Figure 7: The HelpEm UP Harness™ provides assistance through the sternum and underneath the pelvis, so less strength is needed by a handler. Image courtesy of Blue Dog Designs. HelpEm Up Harness™

Using a supportive harness will also help patients with motor function keep from falling, as well as providing the benefits of gait repatterning and strengthening. In addition to handle locations, slings and harnesses may be fitted for the forelimbs, hindlimbs, or both (Figure 8). They should have long, hand-held straps attached to allow proper body mechanics for the handler, thereby avoiding personal injury when supporting the pet.

Assistive harnesses should not obstruct movement, or protraction or retraction of a limb. They should allow voiding and have a soft lining against the animal’s skin to avoid sore development. Most importantly, they should be washable, and animals should be given periods throughout the day when they’re not wearing them.

Having a variety of assistive devices in a clinical setting is advisable to help owners decide what will work for their needs, in addition to their dogs’. The following are recommended as essential items for the clinical setting:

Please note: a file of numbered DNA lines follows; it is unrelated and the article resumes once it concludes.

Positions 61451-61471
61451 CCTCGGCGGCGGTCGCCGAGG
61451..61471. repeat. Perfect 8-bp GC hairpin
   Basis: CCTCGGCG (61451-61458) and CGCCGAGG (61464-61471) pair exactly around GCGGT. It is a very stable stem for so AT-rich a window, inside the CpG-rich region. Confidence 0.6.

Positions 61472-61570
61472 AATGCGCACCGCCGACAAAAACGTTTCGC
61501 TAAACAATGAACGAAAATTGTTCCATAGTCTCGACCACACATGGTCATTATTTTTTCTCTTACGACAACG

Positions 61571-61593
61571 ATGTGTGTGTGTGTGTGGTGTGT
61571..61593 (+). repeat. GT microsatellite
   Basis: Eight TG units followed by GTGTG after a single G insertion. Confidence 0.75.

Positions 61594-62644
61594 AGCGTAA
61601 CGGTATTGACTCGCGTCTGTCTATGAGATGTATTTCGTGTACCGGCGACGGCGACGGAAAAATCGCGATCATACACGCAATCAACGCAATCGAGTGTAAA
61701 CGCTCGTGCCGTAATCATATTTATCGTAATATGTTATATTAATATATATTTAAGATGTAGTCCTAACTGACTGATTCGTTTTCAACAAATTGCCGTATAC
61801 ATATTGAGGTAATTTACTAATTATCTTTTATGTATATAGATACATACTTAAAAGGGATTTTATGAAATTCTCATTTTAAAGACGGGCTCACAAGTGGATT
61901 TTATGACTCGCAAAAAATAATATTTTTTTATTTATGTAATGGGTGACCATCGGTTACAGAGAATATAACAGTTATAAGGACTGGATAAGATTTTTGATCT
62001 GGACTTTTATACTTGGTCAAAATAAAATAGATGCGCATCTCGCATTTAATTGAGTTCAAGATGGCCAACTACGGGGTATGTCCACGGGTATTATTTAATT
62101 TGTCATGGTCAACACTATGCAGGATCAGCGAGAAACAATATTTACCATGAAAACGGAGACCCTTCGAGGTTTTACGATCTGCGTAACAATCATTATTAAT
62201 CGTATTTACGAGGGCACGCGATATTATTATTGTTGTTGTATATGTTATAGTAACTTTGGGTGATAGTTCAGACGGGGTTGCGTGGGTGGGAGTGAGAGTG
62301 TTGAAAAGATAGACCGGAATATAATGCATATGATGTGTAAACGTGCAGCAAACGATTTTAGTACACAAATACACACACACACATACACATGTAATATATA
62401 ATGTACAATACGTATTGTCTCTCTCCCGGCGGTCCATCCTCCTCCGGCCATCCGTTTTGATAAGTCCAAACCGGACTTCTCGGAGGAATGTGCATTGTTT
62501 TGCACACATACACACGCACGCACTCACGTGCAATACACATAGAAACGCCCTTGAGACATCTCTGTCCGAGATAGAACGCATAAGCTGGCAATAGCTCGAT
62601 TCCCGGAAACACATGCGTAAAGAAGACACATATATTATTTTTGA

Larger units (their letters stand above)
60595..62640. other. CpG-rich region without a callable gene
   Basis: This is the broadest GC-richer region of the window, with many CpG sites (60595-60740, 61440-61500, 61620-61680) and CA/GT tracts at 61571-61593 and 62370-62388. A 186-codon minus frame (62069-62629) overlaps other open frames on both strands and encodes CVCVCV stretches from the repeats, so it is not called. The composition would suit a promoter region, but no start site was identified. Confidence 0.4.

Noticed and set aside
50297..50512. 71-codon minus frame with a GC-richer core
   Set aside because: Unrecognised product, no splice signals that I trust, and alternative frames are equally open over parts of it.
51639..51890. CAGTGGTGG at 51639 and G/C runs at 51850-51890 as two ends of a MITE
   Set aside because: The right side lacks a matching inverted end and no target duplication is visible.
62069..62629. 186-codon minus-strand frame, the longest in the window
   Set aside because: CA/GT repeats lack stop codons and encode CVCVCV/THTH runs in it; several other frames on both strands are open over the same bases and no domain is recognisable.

• GingerLead SlingTM (Abdomen slings)
  • Figure 8: The HelpEm Up Harness™ provides assistance to both the front and rear legs for pets with higher levels of disability or weakness. Image courtesy of Kristen Hagler.

    FourFlags Quick LIftTM (Abdomen slings)

  • RuffWearTM Webmaster or Front Range (Thoracic harness)
  • HelpEm UpTM harness (Two lift point harness system)
  • Walkabout harnessTM and Handicapped PetsTM (Forelimb support, hindlimb and abdomen support harnesses)

Mobility carts

While mobility carts serve a smaller population of animals, in a clinical setting they are extremely useful for multiple reasons. They provide alternative options for clients with severely disabled dogs, act as therapeutic aids when performing therapeutic modalities, allow functional independence for impaired animals, and aid in ambulation (Figure 9). They are normally suggested for paretic or paralyzed animals, those with severe arthritis or obesity, and may be used with other devices such as protective shoes and assistive harnesses. Some animals with long-term balance issues may also benefit from a mobility cart.

Figure 9: Mobility carts are use for animals with severe disabilities which make movement with a harness assistive device extremely difficult. Image courtesy of Kristen Hagler.